Every collector is doing well to define his collection focus, and yes, there are collectors looking for Celebrity passports and travel documents of historical figures like Winston Churchill, Brothers Grimm, Johann Wolfgang von Goethe. Read more...
3. How did passport designs and security features change throughout different periods in history, and what impact did these changes have on forgery prevention?
"Passports" before the 18th Century had a pure functional character. Security features were, in the best case, a watermark and a wax seal. Forgery, back then, was not an issue like it is nowadays. Only from the 1980s on, security features became a thing. A state-of-the-art passport nowadays has dozens of security features - visible and invisible. Some are known only by the security document printer itself. Read more...
4. What are some of the rarest and most valuable historical passports that have ever been sold or auctioned?
Lou Gehrig, Victor Tsoi, Marilyn Monroe, James Joyce, and Albert Einstein when it comes to the most expensive ones. Read more...
5. How do diplomatic passports differ from regular passports, and what makes them significant to collectors?
Such documents were often held by officials in high ranks, like ambassadors, consuls or special envoys. Furthermore, these travel documents are often frequently traveled. Hence, they hold a tapestry of stamps or visas. Partly from unusual places.
6. Can you provide insights into the stories behind specific historical passports that offer unique insights into past travel and migration trends?
7. What role did passports play during significant historical events, such as wartime travel restrictions or international treaties?
During war, a passport could have been a matter of life or death. Especially, when we are looking into WWII and the Holocaust. And yes, during that time, passports and similar documents were often forged to escape and save lives. Example...
8. How has the emergence of digital passports and biometric identification impacted the world of passport collecting?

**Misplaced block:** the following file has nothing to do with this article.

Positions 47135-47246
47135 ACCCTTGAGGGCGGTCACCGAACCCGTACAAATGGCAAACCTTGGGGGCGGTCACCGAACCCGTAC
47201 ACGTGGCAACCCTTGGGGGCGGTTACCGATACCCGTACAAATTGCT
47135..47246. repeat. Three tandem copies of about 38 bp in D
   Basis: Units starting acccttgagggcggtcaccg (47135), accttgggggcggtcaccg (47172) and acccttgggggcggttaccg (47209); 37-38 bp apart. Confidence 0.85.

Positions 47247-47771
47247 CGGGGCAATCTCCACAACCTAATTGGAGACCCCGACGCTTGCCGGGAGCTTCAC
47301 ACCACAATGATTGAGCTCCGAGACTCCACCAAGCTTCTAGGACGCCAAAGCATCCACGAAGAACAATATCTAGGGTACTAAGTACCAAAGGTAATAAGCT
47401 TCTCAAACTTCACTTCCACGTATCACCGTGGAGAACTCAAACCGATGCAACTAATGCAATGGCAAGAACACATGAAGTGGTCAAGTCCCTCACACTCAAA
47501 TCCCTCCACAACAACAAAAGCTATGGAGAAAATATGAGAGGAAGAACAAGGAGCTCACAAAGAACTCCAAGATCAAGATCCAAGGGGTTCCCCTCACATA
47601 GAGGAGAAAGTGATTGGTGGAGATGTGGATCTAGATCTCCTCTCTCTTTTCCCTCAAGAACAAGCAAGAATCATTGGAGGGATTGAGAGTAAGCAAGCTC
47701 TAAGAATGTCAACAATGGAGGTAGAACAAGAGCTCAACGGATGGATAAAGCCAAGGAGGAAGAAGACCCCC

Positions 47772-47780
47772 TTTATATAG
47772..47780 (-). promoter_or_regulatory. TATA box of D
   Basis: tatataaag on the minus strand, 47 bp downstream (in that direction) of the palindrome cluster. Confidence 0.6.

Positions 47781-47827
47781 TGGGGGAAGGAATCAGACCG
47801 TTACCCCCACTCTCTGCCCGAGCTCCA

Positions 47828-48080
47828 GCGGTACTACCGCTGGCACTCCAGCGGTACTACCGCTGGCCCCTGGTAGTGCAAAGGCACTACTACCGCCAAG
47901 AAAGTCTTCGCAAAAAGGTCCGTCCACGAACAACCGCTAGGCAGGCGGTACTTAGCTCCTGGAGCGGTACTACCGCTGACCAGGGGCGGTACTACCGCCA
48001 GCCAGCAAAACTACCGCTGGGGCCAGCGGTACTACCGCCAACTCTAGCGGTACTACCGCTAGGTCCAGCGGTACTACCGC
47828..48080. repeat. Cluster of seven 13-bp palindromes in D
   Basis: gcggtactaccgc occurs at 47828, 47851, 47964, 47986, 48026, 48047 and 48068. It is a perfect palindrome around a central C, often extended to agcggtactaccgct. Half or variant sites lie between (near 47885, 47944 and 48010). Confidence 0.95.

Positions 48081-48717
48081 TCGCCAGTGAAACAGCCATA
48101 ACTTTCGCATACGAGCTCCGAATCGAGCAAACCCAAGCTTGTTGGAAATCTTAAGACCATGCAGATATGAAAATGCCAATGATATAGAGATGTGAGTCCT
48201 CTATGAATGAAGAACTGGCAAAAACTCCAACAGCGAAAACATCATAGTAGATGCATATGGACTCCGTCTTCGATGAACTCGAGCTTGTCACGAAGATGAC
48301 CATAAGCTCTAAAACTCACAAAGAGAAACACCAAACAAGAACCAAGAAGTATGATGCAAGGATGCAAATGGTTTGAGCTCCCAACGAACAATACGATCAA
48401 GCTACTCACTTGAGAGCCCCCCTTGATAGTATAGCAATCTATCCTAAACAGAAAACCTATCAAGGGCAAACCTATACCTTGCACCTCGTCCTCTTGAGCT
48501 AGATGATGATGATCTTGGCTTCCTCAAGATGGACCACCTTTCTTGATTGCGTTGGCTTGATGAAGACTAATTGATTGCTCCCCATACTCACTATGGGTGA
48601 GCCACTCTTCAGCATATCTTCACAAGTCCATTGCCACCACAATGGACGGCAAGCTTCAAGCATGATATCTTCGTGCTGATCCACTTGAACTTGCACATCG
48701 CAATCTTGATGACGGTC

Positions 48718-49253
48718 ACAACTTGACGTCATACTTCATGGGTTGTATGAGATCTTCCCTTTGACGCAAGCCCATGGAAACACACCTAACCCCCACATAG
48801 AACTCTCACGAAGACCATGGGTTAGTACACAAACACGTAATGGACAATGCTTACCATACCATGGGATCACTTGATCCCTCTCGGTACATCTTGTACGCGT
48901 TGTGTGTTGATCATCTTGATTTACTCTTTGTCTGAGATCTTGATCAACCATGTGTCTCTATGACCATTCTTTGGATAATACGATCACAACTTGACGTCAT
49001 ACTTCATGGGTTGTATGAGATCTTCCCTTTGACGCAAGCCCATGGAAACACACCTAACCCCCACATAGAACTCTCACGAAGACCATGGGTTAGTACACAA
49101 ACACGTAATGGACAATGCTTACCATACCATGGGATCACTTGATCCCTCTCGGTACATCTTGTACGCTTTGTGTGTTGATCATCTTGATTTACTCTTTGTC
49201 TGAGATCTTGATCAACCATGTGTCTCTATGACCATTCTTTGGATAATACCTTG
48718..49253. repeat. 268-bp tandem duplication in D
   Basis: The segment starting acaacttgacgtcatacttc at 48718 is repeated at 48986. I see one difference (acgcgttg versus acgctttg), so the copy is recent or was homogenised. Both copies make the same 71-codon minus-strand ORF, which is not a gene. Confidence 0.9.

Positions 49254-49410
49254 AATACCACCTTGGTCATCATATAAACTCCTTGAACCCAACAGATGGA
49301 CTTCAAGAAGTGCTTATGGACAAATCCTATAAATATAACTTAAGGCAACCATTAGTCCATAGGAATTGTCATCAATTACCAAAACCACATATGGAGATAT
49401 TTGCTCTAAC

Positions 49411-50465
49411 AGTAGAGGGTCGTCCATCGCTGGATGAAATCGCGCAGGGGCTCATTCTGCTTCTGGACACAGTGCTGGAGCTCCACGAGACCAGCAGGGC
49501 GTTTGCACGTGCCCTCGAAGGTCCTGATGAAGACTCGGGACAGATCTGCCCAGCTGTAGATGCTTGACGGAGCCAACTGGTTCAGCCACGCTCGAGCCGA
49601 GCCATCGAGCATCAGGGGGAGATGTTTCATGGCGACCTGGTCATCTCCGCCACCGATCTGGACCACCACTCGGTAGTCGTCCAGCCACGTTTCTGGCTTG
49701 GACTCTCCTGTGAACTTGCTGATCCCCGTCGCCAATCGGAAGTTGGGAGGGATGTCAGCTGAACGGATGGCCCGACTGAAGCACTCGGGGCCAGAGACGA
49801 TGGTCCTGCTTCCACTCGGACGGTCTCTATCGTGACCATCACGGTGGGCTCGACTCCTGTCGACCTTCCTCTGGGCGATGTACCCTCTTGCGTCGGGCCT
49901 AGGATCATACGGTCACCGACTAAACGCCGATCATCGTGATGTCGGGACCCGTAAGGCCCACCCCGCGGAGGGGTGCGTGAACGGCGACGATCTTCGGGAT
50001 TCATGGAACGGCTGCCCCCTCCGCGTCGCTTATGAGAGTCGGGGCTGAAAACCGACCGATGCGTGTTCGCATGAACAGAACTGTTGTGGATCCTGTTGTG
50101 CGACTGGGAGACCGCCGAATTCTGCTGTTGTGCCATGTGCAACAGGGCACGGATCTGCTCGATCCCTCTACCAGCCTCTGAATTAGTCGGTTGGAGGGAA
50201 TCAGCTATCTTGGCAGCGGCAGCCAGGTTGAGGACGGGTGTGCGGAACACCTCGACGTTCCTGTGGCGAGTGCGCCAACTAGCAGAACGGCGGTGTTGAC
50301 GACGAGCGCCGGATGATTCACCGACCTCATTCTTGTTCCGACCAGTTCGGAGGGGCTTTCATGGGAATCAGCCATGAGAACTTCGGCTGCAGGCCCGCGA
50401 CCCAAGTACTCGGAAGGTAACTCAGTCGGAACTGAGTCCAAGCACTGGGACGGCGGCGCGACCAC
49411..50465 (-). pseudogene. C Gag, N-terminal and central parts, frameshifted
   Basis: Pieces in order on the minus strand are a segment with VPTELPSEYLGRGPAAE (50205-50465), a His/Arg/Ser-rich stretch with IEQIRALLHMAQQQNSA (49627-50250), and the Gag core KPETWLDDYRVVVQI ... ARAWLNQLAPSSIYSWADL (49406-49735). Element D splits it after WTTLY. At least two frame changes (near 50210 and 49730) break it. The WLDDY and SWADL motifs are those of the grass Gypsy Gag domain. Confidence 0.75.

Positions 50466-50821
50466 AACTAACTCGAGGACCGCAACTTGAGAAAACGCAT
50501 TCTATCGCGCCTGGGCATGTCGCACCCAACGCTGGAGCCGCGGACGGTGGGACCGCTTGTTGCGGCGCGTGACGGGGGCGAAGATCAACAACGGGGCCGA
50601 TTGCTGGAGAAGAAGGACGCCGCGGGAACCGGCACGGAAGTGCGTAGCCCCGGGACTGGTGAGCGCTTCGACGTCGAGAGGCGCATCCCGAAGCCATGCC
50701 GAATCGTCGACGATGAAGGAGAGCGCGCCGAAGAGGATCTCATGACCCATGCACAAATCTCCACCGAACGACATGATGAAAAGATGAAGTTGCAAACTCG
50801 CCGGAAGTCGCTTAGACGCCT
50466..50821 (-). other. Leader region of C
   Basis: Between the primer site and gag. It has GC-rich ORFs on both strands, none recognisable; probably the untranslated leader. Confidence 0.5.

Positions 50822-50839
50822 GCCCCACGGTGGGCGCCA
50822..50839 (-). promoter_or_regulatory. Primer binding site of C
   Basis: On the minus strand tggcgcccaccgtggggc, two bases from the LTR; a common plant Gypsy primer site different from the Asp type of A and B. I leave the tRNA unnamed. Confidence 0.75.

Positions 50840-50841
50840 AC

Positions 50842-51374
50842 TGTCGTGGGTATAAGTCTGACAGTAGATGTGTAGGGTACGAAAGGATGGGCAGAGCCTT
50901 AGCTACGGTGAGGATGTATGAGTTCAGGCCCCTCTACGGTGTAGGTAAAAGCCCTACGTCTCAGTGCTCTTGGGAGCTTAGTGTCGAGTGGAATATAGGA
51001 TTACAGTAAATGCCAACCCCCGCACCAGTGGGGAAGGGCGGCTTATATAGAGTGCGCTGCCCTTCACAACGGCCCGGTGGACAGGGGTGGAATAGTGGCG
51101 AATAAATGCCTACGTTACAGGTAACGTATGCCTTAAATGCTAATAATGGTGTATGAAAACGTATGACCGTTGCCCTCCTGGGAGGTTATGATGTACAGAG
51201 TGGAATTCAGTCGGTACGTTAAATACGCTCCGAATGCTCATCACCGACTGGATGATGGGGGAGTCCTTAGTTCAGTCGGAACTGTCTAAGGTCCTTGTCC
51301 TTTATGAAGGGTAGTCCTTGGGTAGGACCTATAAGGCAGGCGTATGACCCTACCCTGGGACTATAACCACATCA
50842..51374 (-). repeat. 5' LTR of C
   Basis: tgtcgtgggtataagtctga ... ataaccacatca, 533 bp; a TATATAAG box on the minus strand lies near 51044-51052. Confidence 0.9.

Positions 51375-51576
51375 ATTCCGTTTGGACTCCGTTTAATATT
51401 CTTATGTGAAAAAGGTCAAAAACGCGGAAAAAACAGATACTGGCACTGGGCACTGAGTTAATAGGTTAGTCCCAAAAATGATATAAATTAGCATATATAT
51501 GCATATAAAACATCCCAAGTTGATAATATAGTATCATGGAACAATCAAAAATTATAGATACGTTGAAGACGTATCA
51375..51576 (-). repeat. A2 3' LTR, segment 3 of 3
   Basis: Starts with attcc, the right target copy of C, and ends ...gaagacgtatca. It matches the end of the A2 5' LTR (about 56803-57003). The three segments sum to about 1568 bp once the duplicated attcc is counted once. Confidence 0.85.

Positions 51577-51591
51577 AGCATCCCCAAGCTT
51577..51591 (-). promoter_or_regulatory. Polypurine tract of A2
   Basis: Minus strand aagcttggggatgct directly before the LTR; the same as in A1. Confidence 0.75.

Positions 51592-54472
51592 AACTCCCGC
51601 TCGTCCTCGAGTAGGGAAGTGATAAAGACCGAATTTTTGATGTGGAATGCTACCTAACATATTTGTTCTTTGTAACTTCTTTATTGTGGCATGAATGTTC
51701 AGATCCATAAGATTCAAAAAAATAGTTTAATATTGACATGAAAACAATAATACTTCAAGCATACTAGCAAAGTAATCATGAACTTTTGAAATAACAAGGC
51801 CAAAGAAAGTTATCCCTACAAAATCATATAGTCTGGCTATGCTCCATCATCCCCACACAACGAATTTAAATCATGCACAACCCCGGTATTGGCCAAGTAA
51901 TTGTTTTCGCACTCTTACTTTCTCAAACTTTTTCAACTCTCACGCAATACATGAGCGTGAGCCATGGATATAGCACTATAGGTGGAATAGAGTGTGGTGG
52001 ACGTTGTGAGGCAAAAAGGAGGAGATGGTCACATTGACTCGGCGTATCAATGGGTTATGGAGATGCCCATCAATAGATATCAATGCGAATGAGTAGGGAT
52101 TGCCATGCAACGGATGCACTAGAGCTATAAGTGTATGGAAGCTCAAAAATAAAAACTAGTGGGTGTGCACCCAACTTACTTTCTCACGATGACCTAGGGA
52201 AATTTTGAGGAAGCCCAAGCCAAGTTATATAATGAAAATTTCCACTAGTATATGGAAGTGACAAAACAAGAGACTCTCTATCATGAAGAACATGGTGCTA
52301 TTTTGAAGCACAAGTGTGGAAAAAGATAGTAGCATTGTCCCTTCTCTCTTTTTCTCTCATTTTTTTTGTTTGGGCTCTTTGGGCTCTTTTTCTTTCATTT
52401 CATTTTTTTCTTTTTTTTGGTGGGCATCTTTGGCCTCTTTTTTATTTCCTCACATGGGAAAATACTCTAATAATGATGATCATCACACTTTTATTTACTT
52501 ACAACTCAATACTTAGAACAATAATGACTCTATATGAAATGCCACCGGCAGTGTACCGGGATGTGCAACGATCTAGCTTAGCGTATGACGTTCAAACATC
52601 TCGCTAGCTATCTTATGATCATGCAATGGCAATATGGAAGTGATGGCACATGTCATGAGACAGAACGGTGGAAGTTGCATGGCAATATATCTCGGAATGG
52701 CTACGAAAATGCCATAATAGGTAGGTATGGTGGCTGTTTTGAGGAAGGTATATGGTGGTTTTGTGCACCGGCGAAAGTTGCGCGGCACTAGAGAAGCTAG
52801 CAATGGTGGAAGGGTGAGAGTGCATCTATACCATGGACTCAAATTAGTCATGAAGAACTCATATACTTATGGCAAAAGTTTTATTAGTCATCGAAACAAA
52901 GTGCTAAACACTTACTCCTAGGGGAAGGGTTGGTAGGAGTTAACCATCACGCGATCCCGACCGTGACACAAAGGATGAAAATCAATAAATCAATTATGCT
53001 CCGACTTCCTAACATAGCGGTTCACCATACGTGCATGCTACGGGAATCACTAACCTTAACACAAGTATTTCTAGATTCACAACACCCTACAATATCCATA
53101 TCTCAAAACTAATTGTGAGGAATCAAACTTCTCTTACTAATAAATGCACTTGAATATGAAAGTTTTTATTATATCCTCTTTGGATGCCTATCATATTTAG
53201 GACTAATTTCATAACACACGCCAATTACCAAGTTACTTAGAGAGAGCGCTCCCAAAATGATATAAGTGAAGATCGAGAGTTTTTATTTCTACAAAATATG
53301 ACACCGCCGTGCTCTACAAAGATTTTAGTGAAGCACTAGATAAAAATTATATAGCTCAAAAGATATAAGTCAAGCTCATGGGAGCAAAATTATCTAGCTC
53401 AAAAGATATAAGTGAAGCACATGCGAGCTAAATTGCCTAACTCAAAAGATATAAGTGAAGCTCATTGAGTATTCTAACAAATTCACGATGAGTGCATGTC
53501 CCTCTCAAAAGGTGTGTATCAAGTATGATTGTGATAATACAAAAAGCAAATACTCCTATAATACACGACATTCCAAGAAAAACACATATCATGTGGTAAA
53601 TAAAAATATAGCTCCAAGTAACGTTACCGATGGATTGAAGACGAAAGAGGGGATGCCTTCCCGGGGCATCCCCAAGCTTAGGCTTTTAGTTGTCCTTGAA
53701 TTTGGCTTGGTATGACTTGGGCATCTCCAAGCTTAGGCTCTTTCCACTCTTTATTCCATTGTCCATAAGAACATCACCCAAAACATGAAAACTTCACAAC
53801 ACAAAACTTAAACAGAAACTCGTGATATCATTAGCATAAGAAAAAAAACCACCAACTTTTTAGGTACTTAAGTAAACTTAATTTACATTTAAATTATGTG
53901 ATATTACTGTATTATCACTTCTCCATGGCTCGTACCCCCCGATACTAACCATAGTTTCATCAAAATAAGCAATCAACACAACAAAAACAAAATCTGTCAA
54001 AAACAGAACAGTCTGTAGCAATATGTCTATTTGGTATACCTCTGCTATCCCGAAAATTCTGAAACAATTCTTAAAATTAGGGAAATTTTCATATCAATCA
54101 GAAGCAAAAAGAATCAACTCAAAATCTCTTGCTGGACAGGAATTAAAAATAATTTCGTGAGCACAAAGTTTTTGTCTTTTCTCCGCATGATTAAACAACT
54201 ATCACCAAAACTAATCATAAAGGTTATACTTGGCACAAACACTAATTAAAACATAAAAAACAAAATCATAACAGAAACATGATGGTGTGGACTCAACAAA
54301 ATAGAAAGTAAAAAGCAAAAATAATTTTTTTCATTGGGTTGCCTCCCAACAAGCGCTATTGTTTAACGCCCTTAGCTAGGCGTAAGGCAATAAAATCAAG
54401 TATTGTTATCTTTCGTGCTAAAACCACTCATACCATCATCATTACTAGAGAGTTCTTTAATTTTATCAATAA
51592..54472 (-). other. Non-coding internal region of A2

Current modern passports having now often a sparkling, flashy design. This has mainly two reasons. 1. Improved security and 2. Displaying a countries' heritage, icons, and important figures or achievements. I can fully understand that those modern documents are wanted, especially by younger collectors.
9. Are there any specialized collections of passports, such as those from a specific country, era, or distinguished individuals?
Yes, the University of Western Sidney Library has e.g. a passport collection of the former prime minister Hon Edward Gough Whitlam and his wife Margaret. They are all diplomatic passports and I had the pleasure to apprise them. I hold e.g. a collection of almost all types of the German Empire passports (only 2 types are still missing). Also, my East German passport collection is quite extensive with pretty rare passport types.
10. Where can passport collectors find reliable resources and reputable sellers to expand their collection and learn more about passport history?
A good start is eBay, Delcampe, flea markets, garage or estate sales. The more significant travel documents you probably find at the classic auction houses. Sometimes I also offer documents from my archive/collection. See offers... As you are already here, you surely found a great source on the topic 😉
11. Is vintage passport collecting legal? What are the regulations and considerations collectors should know when acquiring historical passports?
First, it's important to stress that each country has its own laws when it comes to passports. Collecting old vintage passports for historical or educational reasons is safe and legal, or at least tolerated. More details on the legal aspects are here...
Does this article spark your curiosity about passport collecting and the history of passports? With this valuable information, you have a good basis to start your own passport collection.
Question? Contact me...